Calculator takes the guesswork out of telework
- By Frank Konkel
- Sep 03, 2013
This man is saving his agency money, but how much? (Stock image)
Feds mulling over whether to introduce or alter existing telework initiatives have a new tool to help gauge potential returns on investment.
The ROI Calculator, developed by the Mobile Work Exchange over the past year, uses basic input information about an agency to calculate returns for the most common telework and mobility metrics, including transit subsidies, environmental impact, continuity of operations (COOP), productivity, employee retention, and real estate and utility savings.
Mobile Work Exchange general manager Cindy Auten said the ROI Calculator has been beta tested by several telework-leading agencies, and should provide telework managers baseline values for potential initiatives.
"We worked with a wide variety of agencies to look at their models, to find the best practices in government, on how they are measuring the ROI of telework," Auten said. "This tool should serve as a resource for those agencies that are having trouble figuring this out. It can give them a baseline on what the value of telework is for employees and agencies, and that's critical to any telework program."
As an example, a workforce of 5,000 employees beginning to telework twice weekly could save an agency approximately $1.4 million annually, based on metrics developed within the government.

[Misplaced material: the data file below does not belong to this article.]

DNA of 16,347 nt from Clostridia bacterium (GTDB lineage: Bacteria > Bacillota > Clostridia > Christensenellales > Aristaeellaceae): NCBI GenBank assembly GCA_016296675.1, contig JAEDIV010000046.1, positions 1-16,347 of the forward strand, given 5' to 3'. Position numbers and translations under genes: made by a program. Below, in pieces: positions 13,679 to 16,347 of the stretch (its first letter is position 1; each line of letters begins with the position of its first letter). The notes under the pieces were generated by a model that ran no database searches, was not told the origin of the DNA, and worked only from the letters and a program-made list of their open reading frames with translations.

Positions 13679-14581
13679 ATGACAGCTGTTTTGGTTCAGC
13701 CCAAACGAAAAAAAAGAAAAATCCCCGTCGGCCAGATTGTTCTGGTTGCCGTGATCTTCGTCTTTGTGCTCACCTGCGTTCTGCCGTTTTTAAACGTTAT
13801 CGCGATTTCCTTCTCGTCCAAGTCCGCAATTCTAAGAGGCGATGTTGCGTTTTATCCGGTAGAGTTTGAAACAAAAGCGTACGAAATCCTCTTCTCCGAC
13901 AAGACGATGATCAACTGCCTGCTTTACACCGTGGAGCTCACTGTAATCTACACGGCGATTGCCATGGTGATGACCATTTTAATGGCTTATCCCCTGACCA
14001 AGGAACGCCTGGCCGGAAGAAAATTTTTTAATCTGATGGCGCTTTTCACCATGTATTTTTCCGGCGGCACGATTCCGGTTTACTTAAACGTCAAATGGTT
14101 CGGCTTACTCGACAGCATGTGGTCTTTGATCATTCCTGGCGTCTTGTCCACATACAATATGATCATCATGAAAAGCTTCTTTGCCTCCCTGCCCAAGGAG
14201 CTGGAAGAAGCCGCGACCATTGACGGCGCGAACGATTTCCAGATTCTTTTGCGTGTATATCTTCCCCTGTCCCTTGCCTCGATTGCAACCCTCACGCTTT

Transit subsidies are calculated using reimbursement figures outlined by the Internal Revenue Services per the Department of Transportation's recommendations; agency environmental savings are calculated based on commuting research developed during Telework Week and carbon emissions data provided by the Department of Energy; continuity savings are tabulated by combining data from the Office of Personnel Management and salary data from the Bureau of Economic Analysis.
ROI calculations for productivity, employee retention and real estate and utilities come from metrics derived from the Department of Defense, the Defense Information Systems Agency, the Bureau of Economy Analysis, the Department of Labor and the General Services Administration.
Such metrics are useful on their own, Auten said, but combined they forecast a general blueprint for what an agency can expect through telework, though she stressed that each agency should cater their efforts to best fit their missions. The Patent and Trademark Office, for example, uses performance measures to track telework productivity; that approach is probably not the best option for agencies where employee workloads aren't as quantifiable.
Auten said the ROI Calculator should also prove useful to feds who oversee telework programs in specific agencies or departments, easing the ability to demonstrate savings from small tweaks in telework programs.
Frank Konkel is a former staff writer for FCW.